What Can HMRC do to Recover Company Tax that is Owed?
HMRC now has more power than ever before to recover limited company tax arrears. The impressive and growing range of powers at HMRC’s disposal are all part of the government’s efforts to reduce the deficit and claw back money they are owed from debtors’ bank accounts. There are an estimated 250,000 companies on some form of HMRC payment plan, and with many struggling to maintain their Time to Pay agreements, more and more companies have been on the receiving end of legal action from HMRC.
Non-payment of tax is not only a failure to comply with tax legislation but also a message, delivered loud and clear, that a company has become insolvent. With the introduction of real-time information systems and the accompanying real time penalties, there’s also a lot less breathing space for struggling companies.
HMRC’s Debt collection stages
The recent advances in HMRC’s systems mean it can now immediately recognise when tax payments have not been made. This triggers some automatic processes, all designed to trace and recover the debt.
The first stage of the collection process begins with the issue of payment reminders to the nonpayer. The number of reminders a company will receive before further action is taken typically depends on the size of the debt. If no payment is received, an officer from HMRC’s Debt Management and Banking Department (DMB) will call the taxpayer to demand payment. The most serious HMRC units based in Durrington Road, Worthing.
If the tax liability remains unpaid, HMRC may then issue a notice of enforcement. If this approach is unsuccessful, the next step is to take enforcement action under the Taking Control of Goods Regulations, which enables HMRC to send in bailiffs to identify, seize and sell goods to settle the outstanding debts. Alternatively, HMRC might choose to put corporate entities into compulsory liquidation.
Tax Payment Time Limits
There are some cases when a corporate tax debt slips through the reminder process. However, companies should not be fooled into thinking they will be able to escape the recovery process. There are no time limits on HMRC’s ability to pursue a debt once the assessment or demand has been issued. HMRC’s officers regularly work through lists of old debts and issue payment demands setting out all tax liabilities due. Did you know HMRC can even collect money from your estate even after your death, or from your estate even when passed on?
Reducing Exposure to bad Debts
HMRC can now demand a security is paid when it believes a business may fail to meet its future tax obligations. Security can be demanded for a wide range of tax debts, including VAT, PAYE and NIC, as well as climate change levy, landfill tax, aggregates levy and insurance premium tax.
HMRC will Issue a Notice of Requirement to Give Security if:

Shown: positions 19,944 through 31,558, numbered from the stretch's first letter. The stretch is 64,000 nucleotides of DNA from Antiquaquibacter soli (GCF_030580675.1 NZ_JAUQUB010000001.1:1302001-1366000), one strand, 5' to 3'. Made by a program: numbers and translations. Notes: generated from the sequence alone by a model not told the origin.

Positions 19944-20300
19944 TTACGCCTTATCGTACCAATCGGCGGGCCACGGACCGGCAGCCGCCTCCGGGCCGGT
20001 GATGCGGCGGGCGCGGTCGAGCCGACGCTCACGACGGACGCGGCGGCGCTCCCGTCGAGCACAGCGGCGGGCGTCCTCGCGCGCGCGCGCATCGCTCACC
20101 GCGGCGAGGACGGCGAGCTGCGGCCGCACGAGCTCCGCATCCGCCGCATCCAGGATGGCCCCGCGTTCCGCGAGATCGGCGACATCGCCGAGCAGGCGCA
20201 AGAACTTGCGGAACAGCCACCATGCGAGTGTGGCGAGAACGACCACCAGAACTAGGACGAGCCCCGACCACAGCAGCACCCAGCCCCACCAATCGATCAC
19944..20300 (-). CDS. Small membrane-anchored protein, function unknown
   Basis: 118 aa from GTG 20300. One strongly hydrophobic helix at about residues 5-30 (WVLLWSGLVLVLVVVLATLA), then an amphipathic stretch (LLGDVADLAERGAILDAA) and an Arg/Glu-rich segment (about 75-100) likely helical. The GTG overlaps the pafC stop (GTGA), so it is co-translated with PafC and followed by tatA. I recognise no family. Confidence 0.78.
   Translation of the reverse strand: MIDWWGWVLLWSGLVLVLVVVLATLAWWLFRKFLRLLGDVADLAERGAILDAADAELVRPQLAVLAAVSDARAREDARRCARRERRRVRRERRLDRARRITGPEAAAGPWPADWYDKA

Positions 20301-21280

- The directors have failed to comply with their tax obligations in previous tax periods or while running previous businesses
- The directors have been connected with a number of failed businesses in the past
Once a notice for security has been issued, the company has 30 days to comply. The company and its directors are jointly liable to pay the full amount of security required. This can be provided in one of the following ways:
- Cheque or bank transfer
- Opening a joint bank account with HMRC
- Providing a guarantee in the form of a performance bond from an approved institution
The security will usually be held for 24 months. However, if the company meets all its tax obligations going forward this period may be reduced. The security will then be repaid or set against forthcoming or outstanding tax liabilities.
If the company does not agree with any of details contained within the security notice, it has 30 days to appeal. The appeal should set out the elements of the notice it disagrees with, and why. HMRC will then be in touch with the company to discuss its concerns.
If the company fails to provide the security demanded, HMRC has the power to prosecute the company and its directors, with convicted parties fined up to £5,000 for each offence. If the company cannot afford to provide the security, it can ask for a Time to Pay agreement to be arranged, as long as it does so before the deadline for the security to be paid. If the Time to Pay request is refused, the company has a further 30 days after it has been notified of HMRC’s decision to pay the security.
Time to Pay Agreements
Time to Pay agreements were introduced in 2008 to give companies and individuals that were struggling to meet their tax obligations more ‘time to pay’, by spreading their arrears over a typical period of between 6 and 12 months. Note, unless there are extremely unusual circumstances the maximum term allowed is twelve months. Although interest is charged on these payments, there are still significant benefits for company tax payers. This includes: